The cover of “I’m the Guy” as a refrigerator magnet, available on EBay for $4.99.
Long before newspaper humorists like Erma Bombeck and Dave Barry came on the scene, there was Rube L. Goldberg, Renaissance Man of entertainment. Cartoonist, columnist, and script writer, the witty Goldberg is perhaps most well known as the creator of images displaying zany out-of-this-world contraptions that when operated in sequence, perform a simple task like breaking an egg, ringing a bell, etc. He was also perhaps one of the first newspapermen to realize the value of “branding” himself, creating songs, shows, and film projects from his work.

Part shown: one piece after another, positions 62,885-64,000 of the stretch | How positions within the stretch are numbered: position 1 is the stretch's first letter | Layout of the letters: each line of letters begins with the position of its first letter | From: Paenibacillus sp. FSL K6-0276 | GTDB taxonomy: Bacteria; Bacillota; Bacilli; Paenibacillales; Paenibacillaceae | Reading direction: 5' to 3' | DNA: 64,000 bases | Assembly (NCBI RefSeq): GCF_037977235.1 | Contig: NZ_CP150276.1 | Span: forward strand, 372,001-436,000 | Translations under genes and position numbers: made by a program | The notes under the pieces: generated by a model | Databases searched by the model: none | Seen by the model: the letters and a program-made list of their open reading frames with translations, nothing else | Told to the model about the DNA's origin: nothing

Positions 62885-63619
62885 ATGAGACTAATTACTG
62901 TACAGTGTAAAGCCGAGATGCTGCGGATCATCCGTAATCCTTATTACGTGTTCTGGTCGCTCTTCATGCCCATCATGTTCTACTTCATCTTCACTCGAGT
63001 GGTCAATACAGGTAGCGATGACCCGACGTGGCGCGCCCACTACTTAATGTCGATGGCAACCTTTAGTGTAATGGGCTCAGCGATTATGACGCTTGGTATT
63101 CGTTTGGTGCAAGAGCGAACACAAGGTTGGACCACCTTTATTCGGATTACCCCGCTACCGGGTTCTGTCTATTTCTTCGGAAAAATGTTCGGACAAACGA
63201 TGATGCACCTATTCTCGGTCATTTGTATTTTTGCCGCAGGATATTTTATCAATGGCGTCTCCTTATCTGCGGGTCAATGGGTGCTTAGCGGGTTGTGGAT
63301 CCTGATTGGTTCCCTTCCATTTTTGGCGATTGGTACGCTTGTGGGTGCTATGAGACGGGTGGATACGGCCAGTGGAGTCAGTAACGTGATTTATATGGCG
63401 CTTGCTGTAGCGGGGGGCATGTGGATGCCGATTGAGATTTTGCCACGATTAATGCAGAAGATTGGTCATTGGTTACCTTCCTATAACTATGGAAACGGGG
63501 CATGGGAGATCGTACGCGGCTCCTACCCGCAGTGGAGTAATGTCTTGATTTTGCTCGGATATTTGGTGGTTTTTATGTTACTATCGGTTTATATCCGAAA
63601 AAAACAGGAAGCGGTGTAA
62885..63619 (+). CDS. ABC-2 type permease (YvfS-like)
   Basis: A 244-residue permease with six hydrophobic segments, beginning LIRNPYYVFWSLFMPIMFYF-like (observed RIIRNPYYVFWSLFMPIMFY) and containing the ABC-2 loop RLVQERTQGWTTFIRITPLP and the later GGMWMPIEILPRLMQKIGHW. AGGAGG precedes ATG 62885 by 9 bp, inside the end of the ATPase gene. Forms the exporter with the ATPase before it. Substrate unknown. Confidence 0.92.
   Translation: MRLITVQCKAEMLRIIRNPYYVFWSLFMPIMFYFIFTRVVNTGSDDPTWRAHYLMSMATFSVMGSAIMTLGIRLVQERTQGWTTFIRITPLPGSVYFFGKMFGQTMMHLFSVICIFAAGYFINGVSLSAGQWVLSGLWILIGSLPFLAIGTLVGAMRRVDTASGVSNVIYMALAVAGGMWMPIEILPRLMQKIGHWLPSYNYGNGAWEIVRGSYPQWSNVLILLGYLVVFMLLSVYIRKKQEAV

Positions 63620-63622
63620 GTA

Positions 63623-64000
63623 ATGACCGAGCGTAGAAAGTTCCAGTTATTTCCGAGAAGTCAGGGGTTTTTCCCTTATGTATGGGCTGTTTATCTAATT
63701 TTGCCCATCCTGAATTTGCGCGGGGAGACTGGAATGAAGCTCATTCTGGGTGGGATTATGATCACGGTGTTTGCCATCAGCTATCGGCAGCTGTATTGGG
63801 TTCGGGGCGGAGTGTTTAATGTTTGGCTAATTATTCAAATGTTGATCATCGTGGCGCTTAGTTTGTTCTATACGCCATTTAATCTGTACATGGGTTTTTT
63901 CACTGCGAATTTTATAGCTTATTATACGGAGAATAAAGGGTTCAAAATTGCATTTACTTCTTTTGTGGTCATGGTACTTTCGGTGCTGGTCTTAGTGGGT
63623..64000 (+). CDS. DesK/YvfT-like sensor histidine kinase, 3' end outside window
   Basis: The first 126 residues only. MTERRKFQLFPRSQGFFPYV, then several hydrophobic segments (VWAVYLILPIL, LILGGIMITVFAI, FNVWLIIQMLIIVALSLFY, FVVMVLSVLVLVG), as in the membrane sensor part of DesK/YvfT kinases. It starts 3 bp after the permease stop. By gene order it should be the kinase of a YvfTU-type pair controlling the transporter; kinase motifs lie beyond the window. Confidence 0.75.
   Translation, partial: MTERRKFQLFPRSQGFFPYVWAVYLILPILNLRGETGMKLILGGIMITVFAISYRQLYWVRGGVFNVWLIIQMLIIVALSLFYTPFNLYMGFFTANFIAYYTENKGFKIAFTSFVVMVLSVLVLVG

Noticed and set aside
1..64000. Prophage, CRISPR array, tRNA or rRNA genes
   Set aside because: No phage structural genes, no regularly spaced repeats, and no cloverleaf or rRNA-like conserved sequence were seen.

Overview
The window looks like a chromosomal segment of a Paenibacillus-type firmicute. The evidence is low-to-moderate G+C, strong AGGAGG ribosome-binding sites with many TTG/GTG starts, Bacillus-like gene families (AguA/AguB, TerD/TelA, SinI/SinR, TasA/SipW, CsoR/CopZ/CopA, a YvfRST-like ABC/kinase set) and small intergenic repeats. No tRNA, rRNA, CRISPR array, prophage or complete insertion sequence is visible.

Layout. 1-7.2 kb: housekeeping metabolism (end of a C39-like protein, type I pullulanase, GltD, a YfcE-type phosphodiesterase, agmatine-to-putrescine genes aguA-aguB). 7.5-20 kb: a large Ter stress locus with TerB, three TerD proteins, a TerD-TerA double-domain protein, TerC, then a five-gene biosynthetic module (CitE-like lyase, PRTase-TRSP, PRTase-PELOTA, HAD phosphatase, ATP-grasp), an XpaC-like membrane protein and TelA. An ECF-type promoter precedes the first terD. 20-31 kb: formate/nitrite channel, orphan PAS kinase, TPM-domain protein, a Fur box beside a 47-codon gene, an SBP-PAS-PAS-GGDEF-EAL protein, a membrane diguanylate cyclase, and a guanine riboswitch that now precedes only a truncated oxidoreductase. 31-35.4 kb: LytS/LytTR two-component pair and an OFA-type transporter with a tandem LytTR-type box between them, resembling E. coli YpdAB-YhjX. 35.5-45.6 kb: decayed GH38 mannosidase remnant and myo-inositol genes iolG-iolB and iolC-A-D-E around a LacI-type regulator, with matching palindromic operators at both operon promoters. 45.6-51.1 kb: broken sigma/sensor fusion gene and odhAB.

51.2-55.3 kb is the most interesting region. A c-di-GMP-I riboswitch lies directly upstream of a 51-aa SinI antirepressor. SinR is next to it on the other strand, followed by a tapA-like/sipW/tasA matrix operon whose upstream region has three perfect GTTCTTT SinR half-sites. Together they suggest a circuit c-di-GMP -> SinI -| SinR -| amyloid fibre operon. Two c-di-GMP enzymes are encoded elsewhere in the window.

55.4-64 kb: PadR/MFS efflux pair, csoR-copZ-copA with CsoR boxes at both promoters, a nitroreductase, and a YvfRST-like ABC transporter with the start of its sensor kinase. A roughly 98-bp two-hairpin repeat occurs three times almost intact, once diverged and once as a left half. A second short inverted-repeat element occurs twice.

Born on the Fourth of July, 1883 in San Francisco as Reuben Goldberg, the madcap wordmaster graduated from the UC Berkeley with a degree in engineering. Young Goldberg moved on to the San Francisco Chronicle and soon became a hit. Hired by the Hearst syndicate in New York, his work for the paper grabbed him lasting fame, combining his hilarious, breezy ideas with witty drawings and sayings that often became catch phrases. His Evening Mail syndicate gave me approximately seven million readers across the country. One of his cartoons in 1912 was called “I’m the Guy,” and displayed an odd little gentleman who seemed to always get the the goat of whoever he was dealing with, whether they discussed donuts, July 4, sports, or whatever.
Hollywood at Play, by Donovan Brandt, Mary Mallory and Stephen X. Sylvester is now on sale.